If you check out the Portland Crime Map ( for our neighborhood, it's apparent that theft from cars and vehicle theft are two of the most common type of crimes in our neighborhood. It's also apparent when you're biking down a busy street and see a smattering of broken glass in front of you that you have to quickly zigzag around.

The issue of car break-ins was brought up at our February BNA board meeting by a long time resident who wondered what we could do about it. And unfortunately, a car owned by a person that came to our BNA meeting last night had their car broken into while they were there, and valuable items were stolen.

Here are some resources and tips for dealing with with robbery and car break-ins. First (and this may seem obvious, but nevertheless it’s sound advice), lock your car and if you must keep valuables in your car, put them in the trunk.

The Portland Office of Neighborhood Involvement (ONI) has a designated crime Prevention Coordinator for each group of neighborhoods. Ours is:

Angela Wagnon



How to Report non-Emergency Crimes and Request Street Sweeping:

(Tip: Add these numbers to your cell phone so you can call them easily!)

  • Police non-emergency line: 503-823-3333


  • Street Sweeping request line: 503-823-1750 (day) or 503-823-1700 (night)


The more reports are made to the police non-emergency line in our area, the more the police can become aware of crime trends, which gives us traction to request increased patrols. If they don't know about it, they can't address it.

Crime prevention is in the best interests of both residents and business owners. It is up to us to watch out for each other. Neighborhood involvement is the best way to prevent crime. Walk your street, smile and say hello to people, or at least look them in the face. Keep your porch light on to increase street illumination. If you're really concerned, you can form a Neighborhood Watch, Community Foot Patrol, or just ask your neighbors to keep their porch lights on and keep a watchful eye out. At this moment, I am the only person on the Safety and Livability Committee for Boise Neighborhood. If you're interested in forming a Watch or some other safety and livability initative, email me at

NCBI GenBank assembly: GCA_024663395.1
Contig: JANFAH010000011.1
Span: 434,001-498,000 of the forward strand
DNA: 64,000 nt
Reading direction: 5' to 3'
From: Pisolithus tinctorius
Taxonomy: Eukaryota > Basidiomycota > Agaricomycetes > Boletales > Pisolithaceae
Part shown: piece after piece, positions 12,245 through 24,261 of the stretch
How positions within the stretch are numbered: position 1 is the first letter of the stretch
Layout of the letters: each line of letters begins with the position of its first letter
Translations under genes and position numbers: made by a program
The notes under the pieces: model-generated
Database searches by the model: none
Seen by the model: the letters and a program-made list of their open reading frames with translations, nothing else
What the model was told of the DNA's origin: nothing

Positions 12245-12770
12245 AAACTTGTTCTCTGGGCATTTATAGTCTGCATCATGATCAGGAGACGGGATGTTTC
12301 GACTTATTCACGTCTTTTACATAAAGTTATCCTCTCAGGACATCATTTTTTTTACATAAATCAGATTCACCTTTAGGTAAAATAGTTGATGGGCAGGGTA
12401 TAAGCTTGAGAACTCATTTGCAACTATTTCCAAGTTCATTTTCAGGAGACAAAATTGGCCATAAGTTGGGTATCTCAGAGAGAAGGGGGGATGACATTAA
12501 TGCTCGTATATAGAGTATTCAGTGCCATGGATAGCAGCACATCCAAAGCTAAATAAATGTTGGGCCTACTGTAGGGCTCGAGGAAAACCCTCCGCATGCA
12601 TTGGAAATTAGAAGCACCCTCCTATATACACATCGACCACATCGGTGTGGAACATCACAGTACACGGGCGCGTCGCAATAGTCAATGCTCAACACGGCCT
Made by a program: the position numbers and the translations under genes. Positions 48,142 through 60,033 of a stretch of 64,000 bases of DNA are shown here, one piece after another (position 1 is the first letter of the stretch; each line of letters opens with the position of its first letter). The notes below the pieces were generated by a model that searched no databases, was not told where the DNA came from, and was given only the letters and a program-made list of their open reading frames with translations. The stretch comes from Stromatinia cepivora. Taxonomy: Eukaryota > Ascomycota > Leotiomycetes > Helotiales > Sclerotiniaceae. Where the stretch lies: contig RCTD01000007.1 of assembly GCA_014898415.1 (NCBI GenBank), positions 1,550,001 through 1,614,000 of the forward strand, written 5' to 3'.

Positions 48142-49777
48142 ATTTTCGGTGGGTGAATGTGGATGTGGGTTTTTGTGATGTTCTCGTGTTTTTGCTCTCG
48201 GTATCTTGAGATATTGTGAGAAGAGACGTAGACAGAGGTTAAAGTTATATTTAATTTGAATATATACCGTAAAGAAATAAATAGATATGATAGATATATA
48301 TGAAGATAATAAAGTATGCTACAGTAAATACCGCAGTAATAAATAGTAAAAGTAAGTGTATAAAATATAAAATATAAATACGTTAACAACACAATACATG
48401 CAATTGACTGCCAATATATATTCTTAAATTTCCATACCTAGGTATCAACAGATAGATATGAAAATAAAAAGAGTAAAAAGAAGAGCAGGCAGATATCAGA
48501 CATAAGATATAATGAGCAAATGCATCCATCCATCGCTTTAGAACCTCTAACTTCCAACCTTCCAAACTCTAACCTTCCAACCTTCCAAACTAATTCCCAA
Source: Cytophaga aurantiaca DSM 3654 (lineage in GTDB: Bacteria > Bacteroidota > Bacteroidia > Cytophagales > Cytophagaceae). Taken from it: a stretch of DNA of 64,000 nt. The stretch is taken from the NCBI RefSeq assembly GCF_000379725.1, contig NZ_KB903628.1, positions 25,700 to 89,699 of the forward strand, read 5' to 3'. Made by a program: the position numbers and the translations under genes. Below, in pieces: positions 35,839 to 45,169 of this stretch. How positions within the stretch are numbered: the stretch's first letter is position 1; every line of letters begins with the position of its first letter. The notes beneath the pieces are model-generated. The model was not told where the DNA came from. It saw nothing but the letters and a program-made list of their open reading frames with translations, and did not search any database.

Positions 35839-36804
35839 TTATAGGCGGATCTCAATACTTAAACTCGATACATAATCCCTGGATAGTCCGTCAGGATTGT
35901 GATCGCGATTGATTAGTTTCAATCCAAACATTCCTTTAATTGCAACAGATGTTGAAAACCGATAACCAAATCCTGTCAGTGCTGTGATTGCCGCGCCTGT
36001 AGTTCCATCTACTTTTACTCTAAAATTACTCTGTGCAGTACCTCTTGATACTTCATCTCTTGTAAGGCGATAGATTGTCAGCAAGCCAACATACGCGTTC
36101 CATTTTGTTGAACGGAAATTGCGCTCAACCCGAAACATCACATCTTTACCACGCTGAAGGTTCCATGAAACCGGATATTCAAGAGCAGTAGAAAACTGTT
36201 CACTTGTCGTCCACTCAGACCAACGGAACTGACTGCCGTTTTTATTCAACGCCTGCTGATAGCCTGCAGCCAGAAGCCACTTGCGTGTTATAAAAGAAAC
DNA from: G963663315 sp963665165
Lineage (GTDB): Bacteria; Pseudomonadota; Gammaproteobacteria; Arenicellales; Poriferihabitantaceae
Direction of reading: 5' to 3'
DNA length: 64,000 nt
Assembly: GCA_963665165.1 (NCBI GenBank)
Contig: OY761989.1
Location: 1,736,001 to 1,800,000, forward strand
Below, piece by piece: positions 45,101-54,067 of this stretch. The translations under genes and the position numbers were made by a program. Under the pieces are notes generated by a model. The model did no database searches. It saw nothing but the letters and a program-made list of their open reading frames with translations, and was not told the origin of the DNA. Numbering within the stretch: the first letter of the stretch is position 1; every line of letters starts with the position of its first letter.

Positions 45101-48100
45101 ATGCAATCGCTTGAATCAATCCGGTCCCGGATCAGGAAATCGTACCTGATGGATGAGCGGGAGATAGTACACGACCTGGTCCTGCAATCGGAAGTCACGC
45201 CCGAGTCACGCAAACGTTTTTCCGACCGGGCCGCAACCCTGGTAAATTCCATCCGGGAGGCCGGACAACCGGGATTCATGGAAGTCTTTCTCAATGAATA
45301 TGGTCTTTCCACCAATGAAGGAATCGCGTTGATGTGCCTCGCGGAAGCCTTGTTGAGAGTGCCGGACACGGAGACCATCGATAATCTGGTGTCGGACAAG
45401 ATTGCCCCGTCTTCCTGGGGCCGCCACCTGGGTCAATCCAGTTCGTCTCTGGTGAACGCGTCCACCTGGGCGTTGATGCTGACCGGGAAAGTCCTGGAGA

Stay safe,

Katy Wolf

Your Safety and Livability Chair

Opportunity to give feedback and ask questions to our North Precinct

Introducing Safety and Livability Conversations with North Precinct Command series at NECN and Police Bureau survey:
On Monday, February 24th at 6:30 p.m., North Precinct Commander Mike Leloff will join the Northeast Coalition of Neighborhoods' Safety and Livability Team (SALT) to kick off a series of public safety-focused meetings that SALT will host throughout the year. The first meeting is a chance for neighbors to share the topics they want to discuss with Command staff in upcoming meetings, such as crime prevention, traffic, and neighborhood response. Everyone is welcome!

When: Monday February 24th, 6:30 – 8:30 p.m.
Where: Northeast Coalition of Neighborhoods, 4815 NE 7th Avenue, Portland, 97211
Questions? Contact Claire Adamsick, or 503.388.9030.

In prep for the meeting, what services are most important to you when it comes to the Portland Police?
The Portland Police Bureau is seeking input from the community regarding policing services through a brief survey posted at The survey is available until March 1.